Review Summary: year of the witchBad Witch
makes me greedy. Greedy for more volume, more depth, more songs, more spins: it makes me want to write essays upon essays about the sound of its sound. The laptop rock was conceptually fitting for Year Zero
but got old pretty quickly, and for those who hold production and mixing as one of Nine Inch Nails' most important qualities like I do, you'll find plenty of ear candy here. Here a "Shit Mirror" or an "Ahead of Ourselves", absolutely crackling with kinetic energy, Pretty Hate Machine
drum tracks wrapped in razor wire around a pair of nasty looking knuckle-busters. There a "Play the Goddamned Part" with saxophone and guitar lazily wandering in and out of the mix while the Ghosts
-sounding drums clatter on and on, until a "God Break Down the Door" segues from it perfectly, saxophone suddenly wailing and drums thundering away like a cut from the Lost Highway
soundtrack making a resurgence.
The transitions are what make the thing, equally as important as the actual songs here. Bad Witch
finds Trent at a rare peak in terms of song flow and focus, and as a piece is absolutely deserving of the LP distinction, brutally short runtime be damned – has Kanye West taught us nothing？ Not only that, but it attempts to provide some cohesion to a retrospectively inconsistent trilogy, and it can do so thematically if not in the actual music. "...Feels like I've been here before, but I don't know anymore, and I don't care anymore" was how "Branches/Bones" announced itself two years ago now; "feels like I've been here before, over and over again" is where our protagonist ends, suggesting either some very deep and thoughtful commentary on society or that Trent Reznor just likes to reuse lyrics, which honestly seems the most likely option. I don't know what the story of these EPs is supposed to be or how they might be related, and I don't know if it even matters; if we're supposed to obsessively hunt down the inherent clues like Year Zero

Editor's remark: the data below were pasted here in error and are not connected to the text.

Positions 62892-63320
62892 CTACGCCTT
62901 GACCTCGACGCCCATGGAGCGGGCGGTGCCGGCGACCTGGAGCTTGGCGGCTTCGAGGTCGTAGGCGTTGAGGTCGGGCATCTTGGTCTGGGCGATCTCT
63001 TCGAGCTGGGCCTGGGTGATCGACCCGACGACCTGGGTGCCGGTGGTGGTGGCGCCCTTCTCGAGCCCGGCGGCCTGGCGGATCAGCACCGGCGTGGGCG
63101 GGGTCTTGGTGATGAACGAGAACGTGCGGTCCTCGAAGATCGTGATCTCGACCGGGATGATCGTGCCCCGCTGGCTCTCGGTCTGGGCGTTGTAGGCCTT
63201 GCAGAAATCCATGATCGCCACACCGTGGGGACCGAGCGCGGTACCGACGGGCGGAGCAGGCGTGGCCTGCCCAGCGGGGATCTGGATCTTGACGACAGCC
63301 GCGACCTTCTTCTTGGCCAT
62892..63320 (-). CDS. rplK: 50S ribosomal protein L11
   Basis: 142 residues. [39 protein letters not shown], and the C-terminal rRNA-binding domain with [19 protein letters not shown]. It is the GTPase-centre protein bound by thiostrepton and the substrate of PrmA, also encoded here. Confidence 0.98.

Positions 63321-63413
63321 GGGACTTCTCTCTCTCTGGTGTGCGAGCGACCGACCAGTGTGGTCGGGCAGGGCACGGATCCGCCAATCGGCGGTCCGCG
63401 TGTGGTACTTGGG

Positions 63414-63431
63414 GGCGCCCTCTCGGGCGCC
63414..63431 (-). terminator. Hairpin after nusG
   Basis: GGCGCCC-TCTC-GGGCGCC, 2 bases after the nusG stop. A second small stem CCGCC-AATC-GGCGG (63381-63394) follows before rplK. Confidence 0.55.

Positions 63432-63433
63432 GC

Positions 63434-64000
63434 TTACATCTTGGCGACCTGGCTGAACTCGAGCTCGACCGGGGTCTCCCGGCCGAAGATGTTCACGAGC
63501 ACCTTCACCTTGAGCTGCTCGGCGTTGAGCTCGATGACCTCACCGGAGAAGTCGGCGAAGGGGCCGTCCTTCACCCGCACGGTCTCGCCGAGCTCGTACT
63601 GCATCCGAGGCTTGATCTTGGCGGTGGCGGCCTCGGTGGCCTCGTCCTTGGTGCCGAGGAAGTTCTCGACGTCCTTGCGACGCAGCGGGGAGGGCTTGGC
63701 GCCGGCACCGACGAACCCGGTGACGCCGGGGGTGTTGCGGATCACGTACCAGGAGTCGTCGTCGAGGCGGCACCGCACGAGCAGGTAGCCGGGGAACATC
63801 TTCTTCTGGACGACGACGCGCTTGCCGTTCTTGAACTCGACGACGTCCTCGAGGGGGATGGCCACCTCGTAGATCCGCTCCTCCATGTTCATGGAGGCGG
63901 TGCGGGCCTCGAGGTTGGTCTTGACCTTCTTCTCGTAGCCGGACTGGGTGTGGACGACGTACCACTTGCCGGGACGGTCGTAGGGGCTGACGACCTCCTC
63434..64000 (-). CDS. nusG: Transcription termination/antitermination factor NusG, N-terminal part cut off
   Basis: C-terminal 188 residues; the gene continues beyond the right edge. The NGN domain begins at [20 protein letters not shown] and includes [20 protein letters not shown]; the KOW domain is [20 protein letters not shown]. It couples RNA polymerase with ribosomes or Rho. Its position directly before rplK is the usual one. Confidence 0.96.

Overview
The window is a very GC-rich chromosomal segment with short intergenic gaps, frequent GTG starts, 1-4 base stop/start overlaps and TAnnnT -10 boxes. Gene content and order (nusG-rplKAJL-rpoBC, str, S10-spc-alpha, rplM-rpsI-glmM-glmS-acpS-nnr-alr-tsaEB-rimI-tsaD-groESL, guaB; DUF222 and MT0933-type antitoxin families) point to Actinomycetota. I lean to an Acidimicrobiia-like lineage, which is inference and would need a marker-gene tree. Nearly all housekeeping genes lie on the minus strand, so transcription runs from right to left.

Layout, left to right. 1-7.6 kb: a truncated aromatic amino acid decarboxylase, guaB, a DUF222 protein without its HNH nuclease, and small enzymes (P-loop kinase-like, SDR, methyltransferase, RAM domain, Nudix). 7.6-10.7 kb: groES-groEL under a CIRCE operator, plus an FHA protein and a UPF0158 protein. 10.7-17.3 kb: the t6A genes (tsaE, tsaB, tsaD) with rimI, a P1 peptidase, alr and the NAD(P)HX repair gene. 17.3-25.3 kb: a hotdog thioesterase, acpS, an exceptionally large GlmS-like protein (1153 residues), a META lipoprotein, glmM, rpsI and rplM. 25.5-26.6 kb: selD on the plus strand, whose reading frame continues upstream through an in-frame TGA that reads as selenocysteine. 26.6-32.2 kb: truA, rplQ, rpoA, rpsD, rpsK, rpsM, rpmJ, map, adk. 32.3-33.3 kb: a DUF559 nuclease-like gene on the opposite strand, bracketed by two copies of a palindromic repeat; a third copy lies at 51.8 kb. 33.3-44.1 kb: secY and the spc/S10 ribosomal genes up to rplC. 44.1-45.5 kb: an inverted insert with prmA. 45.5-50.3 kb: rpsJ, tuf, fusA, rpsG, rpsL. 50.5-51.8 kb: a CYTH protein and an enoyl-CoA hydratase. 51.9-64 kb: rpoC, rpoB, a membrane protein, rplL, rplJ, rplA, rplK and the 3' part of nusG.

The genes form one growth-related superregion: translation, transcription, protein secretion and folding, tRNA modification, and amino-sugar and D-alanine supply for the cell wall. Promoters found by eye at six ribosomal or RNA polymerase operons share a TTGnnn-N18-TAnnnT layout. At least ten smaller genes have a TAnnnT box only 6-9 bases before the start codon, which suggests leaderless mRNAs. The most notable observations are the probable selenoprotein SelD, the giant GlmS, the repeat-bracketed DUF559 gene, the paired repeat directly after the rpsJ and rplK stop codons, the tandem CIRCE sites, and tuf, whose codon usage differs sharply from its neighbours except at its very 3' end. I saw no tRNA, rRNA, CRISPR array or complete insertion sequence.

or just nod along with recurring motifs a la With Teeth
. It's whatever. The ambience which tapers off the end of Bad Witch
evokes far more than Trent's often clumsy lyrics can do themselves, and if the man can't paint pictures with words, he does it fine with blasts of white noise, splintered instrumentals and a distortion pedal.